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Article: Trunk muscle endurance tests: Effect of trunk posture on test outcome

TitleTrunk muscle endurance tests: Effect of trunk posture on test outcome
Authors
Issue Date2010
PublisherNational Strength and Conditioning Association. The Journal's web site is located at http://www.nsca-lift.org/Publications/#JSCR
Citation
Journal Of Strength And Conditioning Research, 2010, v. 24 n. 12, p. 3464-3470 How to Cite?
AbstractThe objective of this study was to investigate the effect of different trunk postures during the abdominal flexor test on isometric endurance holding times and surface electromyographic (EMG) activity of contributing trunk flexor and extensor muscles in 16 healthy college-age male rowers (age, 22.0 ± 1.55 years; height, 179.1 ± 5.47 cm; weight, 68.0 ± 4.18 kg) with a minimum of 12 months rowing experience. Subjects performed 2 maximal effort abdominal flexor tests, 1 held with correct posture and the other with a slightly flexed incorrect trunk posture. Maximum holding time was assessed for each posture while EMG muscle activity was recorded for the external oblique, rectus abdominis, internal oblique, rectus femoris, and lumbar erector spinae muscles. Mean maximal holding time for the incorrectly positioned abdominal flexor test was significantly longer than for the correct position (p > 0.05). EMG activity during the first and last 20% of a time normalized comparison showed significantly lower muscle activity during the incorrect trunk posture in all muscles investigated (p > 0.05). There were no significant differences (p > 0.05) in muscle activity when comparing an equivalent time period at the actual termination of each of the 2 abdominal flexor tests. Although minor variations in trunk posture seem to be acceptable in practice of this isometric abdominal flexor test, the present data indicate that minor lumbar kyphosis deviating away from the correct abdominal flexor test posture can significantly skew test reliability, resulting in longer endurance holding times and relatively lower muscle activity of the trunk muscles. © 2010 National Strength and Conditioning Association.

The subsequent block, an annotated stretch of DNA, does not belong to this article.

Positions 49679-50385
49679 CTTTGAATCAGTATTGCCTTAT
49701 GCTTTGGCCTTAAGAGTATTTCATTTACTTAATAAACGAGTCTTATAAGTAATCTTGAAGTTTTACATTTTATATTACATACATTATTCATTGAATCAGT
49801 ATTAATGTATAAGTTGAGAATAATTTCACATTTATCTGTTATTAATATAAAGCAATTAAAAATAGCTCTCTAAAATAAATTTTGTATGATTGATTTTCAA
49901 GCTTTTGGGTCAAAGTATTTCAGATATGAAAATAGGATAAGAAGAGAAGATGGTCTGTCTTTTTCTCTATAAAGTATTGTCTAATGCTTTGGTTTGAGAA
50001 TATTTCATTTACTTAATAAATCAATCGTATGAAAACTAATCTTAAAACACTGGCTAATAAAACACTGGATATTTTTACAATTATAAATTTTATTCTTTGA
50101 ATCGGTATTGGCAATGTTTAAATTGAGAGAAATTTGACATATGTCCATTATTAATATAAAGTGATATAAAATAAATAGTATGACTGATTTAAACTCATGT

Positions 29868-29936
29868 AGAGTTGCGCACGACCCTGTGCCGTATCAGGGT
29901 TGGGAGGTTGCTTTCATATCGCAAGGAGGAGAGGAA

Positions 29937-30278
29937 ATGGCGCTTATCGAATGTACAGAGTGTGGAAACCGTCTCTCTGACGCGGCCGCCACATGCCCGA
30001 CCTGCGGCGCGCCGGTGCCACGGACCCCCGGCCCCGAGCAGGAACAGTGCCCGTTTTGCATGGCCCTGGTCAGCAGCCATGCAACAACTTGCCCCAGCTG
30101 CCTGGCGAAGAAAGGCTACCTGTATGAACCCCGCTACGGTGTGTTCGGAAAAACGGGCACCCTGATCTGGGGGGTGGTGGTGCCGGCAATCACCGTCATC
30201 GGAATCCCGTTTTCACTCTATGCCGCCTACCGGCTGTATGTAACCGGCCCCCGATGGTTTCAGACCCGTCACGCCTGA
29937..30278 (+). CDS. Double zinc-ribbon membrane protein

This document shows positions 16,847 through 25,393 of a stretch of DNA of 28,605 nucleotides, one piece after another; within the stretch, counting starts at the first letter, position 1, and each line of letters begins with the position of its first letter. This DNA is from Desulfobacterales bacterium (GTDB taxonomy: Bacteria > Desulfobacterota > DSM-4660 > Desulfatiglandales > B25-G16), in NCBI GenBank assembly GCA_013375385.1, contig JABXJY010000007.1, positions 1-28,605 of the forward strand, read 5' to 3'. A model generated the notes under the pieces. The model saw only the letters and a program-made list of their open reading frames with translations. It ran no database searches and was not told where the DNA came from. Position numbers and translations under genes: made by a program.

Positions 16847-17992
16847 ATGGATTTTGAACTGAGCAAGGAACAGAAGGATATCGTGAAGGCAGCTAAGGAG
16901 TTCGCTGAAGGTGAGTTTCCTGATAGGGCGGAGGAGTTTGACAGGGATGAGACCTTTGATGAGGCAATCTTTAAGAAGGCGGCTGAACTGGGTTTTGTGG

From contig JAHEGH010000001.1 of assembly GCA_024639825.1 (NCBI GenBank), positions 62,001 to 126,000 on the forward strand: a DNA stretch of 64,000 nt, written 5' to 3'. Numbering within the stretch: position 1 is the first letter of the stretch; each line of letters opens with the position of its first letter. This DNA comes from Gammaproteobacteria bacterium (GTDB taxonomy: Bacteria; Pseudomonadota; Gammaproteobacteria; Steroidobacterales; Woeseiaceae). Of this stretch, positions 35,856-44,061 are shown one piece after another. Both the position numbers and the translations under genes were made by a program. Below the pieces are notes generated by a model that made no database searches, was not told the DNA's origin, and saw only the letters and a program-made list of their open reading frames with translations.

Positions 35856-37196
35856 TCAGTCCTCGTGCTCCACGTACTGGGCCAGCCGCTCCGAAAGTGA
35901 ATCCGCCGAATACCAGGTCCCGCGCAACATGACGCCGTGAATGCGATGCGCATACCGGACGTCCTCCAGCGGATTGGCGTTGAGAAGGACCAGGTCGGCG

Persistent Identifierhttp://hdl.handle.net/10722/176072
ISSN
2015 Impact Factor: 1.978
2015 SCImago Journal Rankings: 1.228
ISI Accession Number ID
References

 

DC FieldValueLanguage
dc.contributor.authorTse, MAen_US
dc.contributor.authorMcmanus, AMen_US
dc.contributor.authorMasters, RSen_US
dc.date.accessioned2012-11-26T09:04:51Z-
dc.date.available2012-11-26T09:04:51Z-
dc.date.issued2010en_US
dc.identifier.citationJournal Of Strength And Conditioning Research, 2010, v. 24 n. 12, p. 3464-3470en_US
dc.identifier.issn1064-8011en_US
dc.identifier.urihttp://hdl.handle.net/10722/176072-